What does the ‘Contracts for Difference’ scheme mean for the UK’s energy sector?
On Thursday 7 June, as Johnson’s government was in its undignified death throes, one of it’s major success was being unveiled to the world. The results of an auction for renewable energy production to power the UK into the 2020s mean that UK will have record renewables at record low prices. However, it is not all good news. The relative success of renewables makes the failures in other areas weigh heavier and, as Greens, we need to be consider that this is coming at a cost.
How did UK renewables become this cheap?
The UK government is sitting on a series of inadequate climate policies as a recent report by its watchdog – the Committee on Climate Change – makes clear. The massive exception to this is electricity policy.
Recent carbon intensity of UK electricity has plunged. Initially this was driven by subsidy schemes such as the solar feed in tariff, mostly set up under the last Labour government. As with the rest of Europe these schemes were wound back in the age of austerity.
However, the UK also introduced a scheme called Contracts for Difference. This would guarantee a fixed price to certain technologies for the electricity they generate. Whatever the market price a state owned firm would buy generated power at, it would then sell it to the national grid at the presumably lower market price. The difference in cost would be paid for by a small surcharge spread across bills.
This model follows previous subsidy schemes. Variable renewables have no choice when they generate, so without a fixed price they have to take the market price. This complicates and increases the financial risk of projects. Indeed, the worldwide boom of renewables has primarily taken place outside of particularly favourable conditions and has been supported by a growing system of fixed prices.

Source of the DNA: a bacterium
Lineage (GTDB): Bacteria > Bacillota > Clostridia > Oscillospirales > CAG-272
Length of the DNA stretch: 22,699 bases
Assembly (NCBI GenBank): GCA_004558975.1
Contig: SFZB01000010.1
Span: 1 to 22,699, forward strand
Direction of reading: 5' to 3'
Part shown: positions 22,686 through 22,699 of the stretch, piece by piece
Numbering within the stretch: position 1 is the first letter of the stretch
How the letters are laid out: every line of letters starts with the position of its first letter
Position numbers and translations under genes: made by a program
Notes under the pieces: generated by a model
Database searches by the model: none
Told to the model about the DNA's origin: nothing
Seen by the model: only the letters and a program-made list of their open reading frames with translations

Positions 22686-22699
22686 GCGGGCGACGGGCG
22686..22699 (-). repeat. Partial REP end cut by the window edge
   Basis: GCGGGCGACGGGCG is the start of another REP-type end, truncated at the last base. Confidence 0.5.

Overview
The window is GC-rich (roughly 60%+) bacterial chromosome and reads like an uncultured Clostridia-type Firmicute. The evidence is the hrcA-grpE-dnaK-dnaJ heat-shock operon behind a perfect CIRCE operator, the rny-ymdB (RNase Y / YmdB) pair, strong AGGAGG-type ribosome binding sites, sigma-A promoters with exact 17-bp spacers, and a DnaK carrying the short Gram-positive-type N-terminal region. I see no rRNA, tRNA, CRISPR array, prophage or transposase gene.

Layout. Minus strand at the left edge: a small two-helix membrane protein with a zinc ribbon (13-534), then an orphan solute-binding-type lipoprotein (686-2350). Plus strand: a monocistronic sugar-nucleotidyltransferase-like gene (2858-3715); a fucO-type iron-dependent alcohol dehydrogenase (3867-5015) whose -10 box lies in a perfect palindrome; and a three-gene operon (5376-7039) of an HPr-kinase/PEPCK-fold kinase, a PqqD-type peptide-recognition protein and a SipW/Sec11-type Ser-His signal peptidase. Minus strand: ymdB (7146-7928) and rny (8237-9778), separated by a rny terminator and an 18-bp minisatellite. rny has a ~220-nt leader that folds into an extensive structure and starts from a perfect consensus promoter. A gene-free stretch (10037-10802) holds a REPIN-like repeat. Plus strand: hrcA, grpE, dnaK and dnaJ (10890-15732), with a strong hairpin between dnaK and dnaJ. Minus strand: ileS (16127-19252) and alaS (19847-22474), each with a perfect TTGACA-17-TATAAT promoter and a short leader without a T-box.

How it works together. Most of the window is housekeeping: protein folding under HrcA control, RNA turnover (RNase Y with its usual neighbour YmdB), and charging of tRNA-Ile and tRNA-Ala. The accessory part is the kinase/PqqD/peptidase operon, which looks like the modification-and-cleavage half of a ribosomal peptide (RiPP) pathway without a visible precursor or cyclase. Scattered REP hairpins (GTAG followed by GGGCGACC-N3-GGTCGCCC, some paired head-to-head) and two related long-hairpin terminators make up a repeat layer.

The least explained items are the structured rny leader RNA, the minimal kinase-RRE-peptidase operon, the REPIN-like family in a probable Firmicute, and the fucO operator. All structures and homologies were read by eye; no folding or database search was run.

The key move with the Contracts for Difference scheme was to do this through an auction system. The contract and the guaranteed price would be sold to the developer who was willing to accept the lowest fixed price.
The first two auctions in 2016 and 2017 acquired 6.6 GW of power for between £142 an £78MWHs at a time when the market price was below £50MWH. Thursday 7 June saw the announcement of the 4th round of auctions, which secured 10.8GW of offshore wind at £48MWH to come online by 2026. This was on a day when the wholesale energy price was £219 MWH.
This is made all the more remarkable, as the Tory government did their best to effectively ben or severely curtail three of the key technologies – onshore wind, tidal, and large scale solar. As recently as April, the Treasury stripped out onshore wind and solar targets, on the grounds that they were too expensive (this auction suggests they are actually around a quarter of the cost of gas). At the same time the global renewable energy industry is experiencing fairly serious headwinds from supply chain troubles.
It should be no surprise that the technology that has done the best is the one that has most consistent support and the UK enjoys uniquely favourable geography to exploit offshore wind, which secured 7GW of the 10.8GW supply. Included within this is 32 MW of floating offshore wind, a new form of wind generation that could free offshore wind from the shallow oceans it has been restricted to.
Is it enough?
The EIU estimate that the UK from the first three auctions and predecessor schemes has 12.5GW of offshore wind capacity in operation, with 7GW coming in this round. The fixed price agreed for the new renewables in this auction is lower than the market price, so the projects in this auction are going to save the UK somewhere between £1.5bn and £7bn a year and Carbon Brief thinks they could cover 13% of the UK’s current energy demand.